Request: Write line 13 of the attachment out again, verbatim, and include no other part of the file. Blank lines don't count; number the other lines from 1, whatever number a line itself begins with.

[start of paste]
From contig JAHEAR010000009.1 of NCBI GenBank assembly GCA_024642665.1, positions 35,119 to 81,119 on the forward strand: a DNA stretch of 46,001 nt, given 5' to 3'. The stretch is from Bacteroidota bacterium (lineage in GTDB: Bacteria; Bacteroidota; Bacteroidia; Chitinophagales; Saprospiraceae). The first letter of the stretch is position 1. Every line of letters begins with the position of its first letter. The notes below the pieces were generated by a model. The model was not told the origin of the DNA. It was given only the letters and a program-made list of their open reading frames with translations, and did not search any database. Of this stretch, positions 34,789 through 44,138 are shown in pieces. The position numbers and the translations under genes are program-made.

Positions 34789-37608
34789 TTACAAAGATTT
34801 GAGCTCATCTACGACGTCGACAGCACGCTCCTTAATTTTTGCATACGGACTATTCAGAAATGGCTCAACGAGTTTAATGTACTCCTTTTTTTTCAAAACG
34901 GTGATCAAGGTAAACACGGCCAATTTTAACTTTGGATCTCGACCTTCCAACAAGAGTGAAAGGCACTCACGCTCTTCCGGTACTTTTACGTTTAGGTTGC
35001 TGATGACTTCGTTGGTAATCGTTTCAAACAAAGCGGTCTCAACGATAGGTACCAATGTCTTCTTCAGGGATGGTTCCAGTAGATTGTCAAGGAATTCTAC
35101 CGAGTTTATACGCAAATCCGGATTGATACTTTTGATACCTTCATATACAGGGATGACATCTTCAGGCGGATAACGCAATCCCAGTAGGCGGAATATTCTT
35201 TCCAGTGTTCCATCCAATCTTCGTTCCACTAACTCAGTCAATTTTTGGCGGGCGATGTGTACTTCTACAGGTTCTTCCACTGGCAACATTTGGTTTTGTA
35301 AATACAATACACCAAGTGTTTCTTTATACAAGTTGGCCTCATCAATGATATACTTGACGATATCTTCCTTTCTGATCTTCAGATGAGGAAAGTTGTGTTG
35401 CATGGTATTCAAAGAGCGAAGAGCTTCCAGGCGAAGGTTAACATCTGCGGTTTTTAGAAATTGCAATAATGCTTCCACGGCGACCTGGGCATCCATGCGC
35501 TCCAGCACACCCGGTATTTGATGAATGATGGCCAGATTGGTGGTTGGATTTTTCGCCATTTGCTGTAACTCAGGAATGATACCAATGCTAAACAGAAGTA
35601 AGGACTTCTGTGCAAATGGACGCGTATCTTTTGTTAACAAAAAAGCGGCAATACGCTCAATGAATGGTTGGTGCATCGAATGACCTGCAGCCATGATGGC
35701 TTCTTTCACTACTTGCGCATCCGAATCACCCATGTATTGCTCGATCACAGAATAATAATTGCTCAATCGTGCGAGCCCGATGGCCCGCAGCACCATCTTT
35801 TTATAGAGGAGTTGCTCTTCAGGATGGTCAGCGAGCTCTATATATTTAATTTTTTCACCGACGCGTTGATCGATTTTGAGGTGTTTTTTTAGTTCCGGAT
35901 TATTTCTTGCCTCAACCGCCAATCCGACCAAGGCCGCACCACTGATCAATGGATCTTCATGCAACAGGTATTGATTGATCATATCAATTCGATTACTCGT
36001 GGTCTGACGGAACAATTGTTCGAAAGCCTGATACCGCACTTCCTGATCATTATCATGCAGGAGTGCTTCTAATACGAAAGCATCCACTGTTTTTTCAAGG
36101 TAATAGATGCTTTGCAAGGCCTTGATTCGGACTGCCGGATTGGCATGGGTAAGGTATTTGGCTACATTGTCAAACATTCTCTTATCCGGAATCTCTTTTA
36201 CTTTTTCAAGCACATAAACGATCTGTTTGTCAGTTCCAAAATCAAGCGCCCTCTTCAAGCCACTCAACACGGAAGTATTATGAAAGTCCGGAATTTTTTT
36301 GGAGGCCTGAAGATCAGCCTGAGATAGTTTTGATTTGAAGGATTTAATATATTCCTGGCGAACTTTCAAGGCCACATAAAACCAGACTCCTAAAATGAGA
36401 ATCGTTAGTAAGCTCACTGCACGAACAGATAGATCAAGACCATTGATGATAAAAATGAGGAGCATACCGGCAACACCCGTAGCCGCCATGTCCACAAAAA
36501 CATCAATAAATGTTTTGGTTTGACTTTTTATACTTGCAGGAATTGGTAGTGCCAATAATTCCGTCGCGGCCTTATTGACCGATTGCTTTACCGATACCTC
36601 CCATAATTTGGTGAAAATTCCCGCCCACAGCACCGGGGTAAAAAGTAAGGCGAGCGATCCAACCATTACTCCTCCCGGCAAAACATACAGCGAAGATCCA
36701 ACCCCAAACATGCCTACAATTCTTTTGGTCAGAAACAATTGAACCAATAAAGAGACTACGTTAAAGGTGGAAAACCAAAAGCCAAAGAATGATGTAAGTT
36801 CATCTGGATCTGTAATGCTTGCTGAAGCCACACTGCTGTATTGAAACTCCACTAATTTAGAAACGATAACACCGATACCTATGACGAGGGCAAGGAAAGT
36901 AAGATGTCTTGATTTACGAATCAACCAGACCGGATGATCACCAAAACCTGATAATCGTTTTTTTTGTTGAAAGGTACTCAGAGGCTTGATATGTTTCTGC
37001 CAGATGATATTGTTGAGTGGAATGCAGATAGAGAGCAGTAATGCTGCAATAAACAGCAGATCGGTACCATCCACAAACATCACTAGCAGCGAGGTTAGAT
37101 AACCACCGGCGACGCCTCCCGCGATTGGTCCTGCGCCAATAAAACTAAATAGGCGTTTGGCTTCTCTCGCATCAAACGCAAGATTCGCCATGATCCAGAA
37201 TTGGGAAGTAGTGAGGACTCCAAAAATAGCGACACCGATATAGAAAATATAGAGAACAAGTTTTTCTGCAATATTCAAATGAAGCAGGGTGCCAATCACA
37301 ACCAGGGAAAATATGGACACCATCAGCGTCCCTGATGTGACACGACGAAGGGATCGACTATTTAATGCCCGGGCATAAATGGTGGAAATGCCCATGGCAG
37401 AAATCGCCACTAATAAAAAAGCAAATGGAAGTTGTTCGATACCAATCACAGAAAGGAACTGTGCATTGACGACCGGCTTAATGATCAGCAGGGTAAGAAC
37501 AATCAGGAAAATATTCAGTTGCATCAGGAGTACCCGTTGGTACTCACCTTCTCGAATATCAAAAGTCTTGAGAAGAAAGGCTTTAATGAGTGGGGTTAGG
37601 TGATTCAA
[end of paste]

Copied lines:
35701 TTCTTTCACTACTTGCGCATCCGAATCACCCATGTATTGCTCGATCACAGAATAATAATTGCTCAATCGTGCGAGCCCGATGGCCCGCAGCACCATCTTT